9 JUNE 2001, Page 18

Second opinion

NOT long ago I heard — or rather felt the vibrations of — the first ghettoblaster of summer. I have experienced earth tremors in Central America, but the terror they inspire is not to be compared with that inspired by the ghettoblaster, whose rap and reggae first obtrude upon one's consciousness not through an assault on the ears, but through a tingling in the legs, as the ground trembles rhythmically beneath one. The volume of ghetto-blaster emissions is not to be measured in decibels, therefore, but on the Richter scale.

If ghetto-blaster comes, can riot be far behind? The riot season is upon us, after all. The time is surely nigh when the impoverished cane-cutters of Brixton, Handsworth and Toxteth, provoked beyond endurance once again by the warm weather and the unjust accumulation of unliberated goods in shops owned largely by Indian traders, will take up their machetes, their Stanley knives and their baseball bats, and try to right the wrongs that oppress them.

The prostitutes will be out in force to egg them on, even more scantily clad than they are when the temperature drops below freezing. (It is a curious fact that prostitutes, unlike mountaineers, never seem to die from exposure.) It must be admitted that, unlike most of the physical attributes of the slums, street-corner prostitutes do not look better in the sunshine, which on the contrary exposes them as strays from a George Grosz cartoon. But Weimar Germany is to modern Britain what Guildford is to Gomorrah.

In my car on the way home from the prison I was stuck behind a minibus that was taking some handicapped children on a summer outing. Oddly enough, the words 'Community Transport' were painted on its doors, the very words used on the buses that took the mental defectives from asylums to gas chambers in Nazi Germany. I was reminded of an advertisement for British Airways in Germany that promised its passengers Sonderbehandlung, special treatment — a term that not so many years before had had a severely technical meaning. This must have been one of the most unfortunate advertising slogans in the whole history of publicity.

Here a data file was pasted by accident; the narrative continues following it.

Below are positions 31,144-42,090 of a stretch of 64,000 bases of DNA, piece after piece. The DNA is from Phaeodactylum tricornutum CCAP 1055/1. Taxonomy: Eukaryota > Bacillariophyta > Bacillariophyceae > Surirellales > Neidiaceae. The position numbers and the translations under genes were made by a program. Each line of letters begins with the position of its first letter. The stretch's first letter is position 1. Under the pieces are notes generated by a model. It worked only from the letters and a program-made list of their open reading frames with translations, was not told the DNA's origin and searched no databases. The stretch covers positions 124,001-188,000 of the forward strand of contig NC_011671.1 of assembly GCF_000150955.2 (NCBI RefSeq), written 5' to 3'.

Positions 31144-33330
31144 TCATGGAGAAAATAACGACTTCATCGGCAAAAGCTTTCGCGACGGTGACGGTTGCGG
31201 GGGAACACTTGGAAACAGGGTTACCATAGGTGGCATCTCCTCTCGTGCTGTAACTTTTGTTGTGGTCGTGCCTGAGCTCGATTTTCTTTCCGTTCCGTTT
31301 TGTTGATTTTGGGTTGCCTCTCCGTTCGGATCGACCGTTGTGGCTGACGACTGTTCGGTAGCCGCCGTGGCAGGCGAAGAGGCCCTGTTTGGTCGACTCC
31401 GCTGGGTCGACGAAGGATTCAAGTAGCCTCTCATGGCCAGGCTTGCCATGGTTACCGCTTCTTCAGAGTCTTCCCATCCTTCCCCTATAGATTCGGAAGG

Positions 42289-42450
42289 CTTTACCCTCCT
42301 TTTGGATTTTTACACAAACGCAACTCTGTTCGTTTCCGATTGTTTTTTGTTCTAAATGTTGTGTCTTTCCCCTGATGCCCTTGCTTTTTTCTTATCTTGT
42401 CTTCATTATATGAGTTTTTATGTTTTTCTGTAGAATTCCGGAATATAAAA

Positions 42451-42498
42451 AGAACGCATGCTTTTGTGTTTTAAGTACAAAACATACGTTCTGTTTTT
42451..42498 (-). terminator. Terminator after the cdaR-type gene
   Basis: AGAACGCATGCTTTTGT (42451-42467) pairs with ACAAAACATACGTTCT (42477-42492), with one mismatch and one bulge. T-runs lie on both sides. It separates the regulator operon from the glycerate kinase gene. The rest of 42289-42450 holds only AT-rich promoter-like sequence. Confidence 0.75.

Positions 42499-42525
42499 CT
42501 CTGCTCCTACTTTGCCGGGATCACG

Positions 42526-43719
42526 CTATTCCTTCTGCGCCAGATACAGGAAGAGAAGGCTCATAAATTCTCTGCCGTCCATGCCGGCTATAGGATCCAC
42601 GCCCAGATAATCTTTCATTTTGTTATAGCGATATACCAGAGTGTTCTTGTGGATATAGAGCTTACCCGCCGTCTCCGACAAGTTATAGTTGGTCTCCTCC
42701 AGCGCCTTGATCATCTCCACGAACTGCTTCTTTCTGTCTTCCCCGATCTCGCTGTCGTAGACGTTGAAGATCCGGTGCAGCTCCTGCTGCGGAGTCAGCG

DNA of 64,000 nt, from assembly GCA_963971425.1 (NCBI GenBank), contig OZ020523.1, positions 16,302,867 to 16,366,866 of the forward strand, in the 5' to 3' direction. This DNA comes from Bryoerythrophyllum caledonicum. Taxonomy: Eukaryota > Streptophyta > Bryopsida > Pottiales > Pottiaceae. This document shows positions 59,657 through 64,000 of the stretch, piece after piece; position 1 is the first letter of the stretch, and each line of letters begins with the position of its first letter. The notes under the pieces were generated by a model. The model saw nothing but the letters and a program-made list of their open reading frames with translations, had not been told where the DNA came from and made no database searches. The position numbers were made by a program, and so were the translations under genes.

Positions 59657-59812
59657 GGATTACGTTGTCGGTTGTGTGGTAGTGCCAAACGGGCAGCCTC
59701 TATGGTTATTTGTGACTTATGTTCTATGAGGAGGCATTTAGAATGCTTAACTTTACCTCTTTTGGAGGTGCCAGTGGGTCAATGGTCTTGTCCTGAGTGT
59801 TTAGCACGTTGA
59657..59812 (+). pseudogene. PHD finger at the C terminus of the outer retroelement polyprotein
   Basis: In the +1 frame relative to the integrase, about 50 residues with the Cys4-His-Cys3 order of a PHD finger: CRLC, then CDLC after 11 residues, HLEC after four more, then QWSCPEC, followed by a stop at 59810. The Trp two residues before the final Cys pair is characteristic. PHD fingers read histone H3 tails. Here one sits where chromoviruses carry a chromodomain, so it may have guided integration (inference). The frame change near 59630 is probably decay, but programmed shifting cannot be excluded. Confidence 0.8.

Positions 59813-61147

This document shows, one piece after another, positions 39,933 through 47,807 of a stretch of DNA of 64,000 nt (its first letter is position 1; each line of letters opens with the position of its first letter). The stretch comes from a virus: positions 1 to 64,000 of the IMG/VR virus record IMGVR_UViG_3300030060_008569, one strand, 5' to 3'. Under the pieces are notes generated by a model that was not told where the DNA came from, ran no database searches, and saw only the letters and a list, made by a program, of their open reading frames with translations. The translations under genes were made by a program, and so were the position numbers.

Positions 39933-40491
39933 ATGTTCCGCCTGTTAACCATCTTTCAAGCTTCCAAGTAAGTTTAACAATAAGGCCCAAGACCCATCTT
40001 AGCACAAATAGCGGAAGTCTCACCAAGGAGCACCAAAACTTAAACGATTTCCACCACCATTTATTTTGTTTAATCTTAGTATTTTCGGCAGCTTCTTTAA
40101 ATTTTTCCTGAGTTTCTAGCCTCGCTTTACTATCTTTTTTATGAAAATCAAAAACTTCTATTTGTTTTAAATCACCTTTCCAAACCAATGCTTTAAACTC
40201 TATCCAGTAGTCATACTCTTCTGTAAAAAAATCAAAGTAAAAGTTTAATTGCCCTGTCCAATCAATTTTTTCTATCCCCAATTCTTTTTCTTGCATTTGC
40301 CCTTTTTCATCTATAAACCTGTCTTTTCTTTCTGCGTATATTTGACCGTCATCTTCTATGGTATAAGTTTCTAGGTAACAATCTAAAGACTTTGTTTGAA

I had met an old friend in the prison. He had just been returned on remand after three days at liberty. He had told me only 72 hours earlier that he was never coming back to prison, that he'd had enough of prison, that he was turning over a new leaf.

'I thought you weren't coming back,' I said to him.

'I wasn't. I didn't want to come back, doctor, but it all went wrong for me.' 'What did?' I asked.

'When I got home I found my girlfriend in bed with a 15-year-old boy.' `So you assaulted him?'

'No, doctor. She hit me first' — he rolled up his trouser legs to show the bruises — `so I hit her back. And so here I am.'

'That's a shame.'

He smiled: most of his front teeth had been removed by dentistry performed with a baseball bat.

'I need a prescription, doctor,' he said. 'What for?' I asked.

'My diazzies and my meffadone.'

'But you weren't taking any when you left prison.'

'Yes, I know, but my doctor outside put me back on them.'


'I couldn't get no sleep. Because of the heat, doctor.'

Theodore Dalrymple